Figure 2. Traditional Programming vs. Machine Learning for Computer Vision (original figures). Squares are representative of pixels comprised of binary graphical indicators for computer recognition, with blue squares comprising a pixelated “input” shape to be recognized by a preset formula that may direct the computer to correctly identifying the shape in its output determination. Green circles are indicative of computer-recognized elements of the pixelated input shape per input programming rules. Red circles represent areas in which programming rules neglected to recognize blue input image elements. Computer programmed rules for defining shapes in figures (a) through (e) are (1) shape is “X” if the center and corner pixels are full and “O” if the center and corner pixels are empty: (a) Pathologist/human interpretation of image: shape is “X”. Computer interpretation of image: shape is “X”, as dictated by rule. Outcome: concordant with pathologist visual interpretation; (b) Pathologist interpretation of image: shape is “O”. Computer interpretation of image: Shape is “O”, as dictated by rule. Outcome: concordant with pathologist visual interpretation; (c,d) Pathologist interpretation of image: shape is “X”. Computer interpretation of images: shape is “O”, as dictated by rules. Outcome: discordant with pathologist visual interpretation; (e) Pathologist interpretation of image: shape is “X”. Computer interpretation of image: image is not recognized, as complete criteria are not fulfilled for either rule. Outcome: discordant with pathologist visual interpretation, i.e., unidentifiable image.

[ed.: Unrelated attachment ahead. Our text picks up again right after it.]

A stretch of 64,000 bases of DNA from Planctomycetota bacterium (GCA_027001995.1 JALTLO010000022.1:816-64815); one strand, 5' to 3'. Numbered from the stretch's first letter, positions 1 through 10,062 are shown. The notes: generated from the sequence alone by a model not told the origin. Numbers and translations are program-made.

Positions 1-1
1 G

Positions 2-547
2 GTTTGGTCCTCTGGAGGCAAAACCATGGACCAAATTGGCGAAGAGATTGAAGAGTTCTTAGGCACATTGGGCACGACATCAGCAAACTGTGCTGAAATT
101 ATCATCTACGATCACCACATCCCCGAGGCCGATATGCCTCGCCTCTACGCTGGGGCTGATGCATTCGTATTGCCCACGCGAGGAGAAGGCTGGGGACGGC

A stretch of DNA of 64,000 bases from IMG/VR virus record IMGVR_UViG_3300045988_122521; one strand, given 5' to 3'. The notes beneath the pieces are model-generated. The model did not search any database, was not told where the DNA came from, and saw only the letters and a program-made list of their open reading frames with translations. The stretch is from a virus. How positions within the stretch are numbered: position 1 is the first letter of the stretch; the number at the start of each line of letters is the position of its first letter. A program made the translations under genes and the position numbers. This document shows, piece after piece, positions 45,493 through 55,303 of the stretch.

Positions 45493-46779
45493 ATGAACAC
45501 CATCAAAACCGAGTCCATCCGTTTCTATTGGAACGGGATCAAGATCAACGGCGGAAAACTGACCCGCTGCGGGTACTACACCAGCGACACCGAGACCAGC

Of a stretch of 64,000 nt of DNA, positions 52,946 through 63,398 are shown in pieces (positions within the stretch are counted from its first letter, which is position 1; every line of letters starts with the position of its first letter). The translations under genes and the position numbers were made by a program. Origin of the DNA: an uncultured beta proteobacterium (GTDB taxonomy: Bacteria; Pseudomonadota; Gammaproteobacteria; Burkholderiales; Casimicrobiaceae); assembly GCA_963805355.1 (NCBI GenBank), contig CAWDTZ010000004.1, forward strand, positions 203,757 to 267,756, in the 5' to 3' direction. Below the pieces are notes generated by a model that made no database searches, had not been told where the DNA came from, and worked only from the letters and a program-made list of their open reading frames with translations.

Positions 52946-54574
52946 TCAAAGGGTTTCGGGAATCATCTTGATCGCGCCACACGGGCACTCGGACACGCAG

Machine learning allows computers to recognize patterns and make predictive decisions without explicit, step-by-step programming. Trial, error, and extensive “practice” are the core elements of model building for ML, the essence of which follows an iterative approach akin to flashcard memorization. Algorithms are fashioned from a point of zero training data through learning from an output set. A preselected group of image/shape descriptors are chosen by a computer, initially at absolute random, to describe input data fed into the system by a developer. An incorrect label ascribed to an input image by a computer will be amended to display the correct image description from which a machine may demonstrate its learning capacity via correct attribution of the label to a future input image. The ML system takes account of every image pixel and its surrounding pixels with each estimation to ultimately build its own set of rules/algorithms, progressively fashioning an adroit apparatus for predictive accuracy and precision as the cycle continues. Predictive classification models may be tuned and optimized via additional data input providing more opportunities for improvement through trial-and-error for increased accuracy of pattern recognition within new images.

Deep learning (DL) has further expounded upon the cognitive model of ML algorithms, achieving remarkable mimicry to the neural network of the human brain. Artificial neural networks (ANNs) consisting of weighted, interconnected nodes comprise the scaffolding of DL modeling for pathology (Figure 3).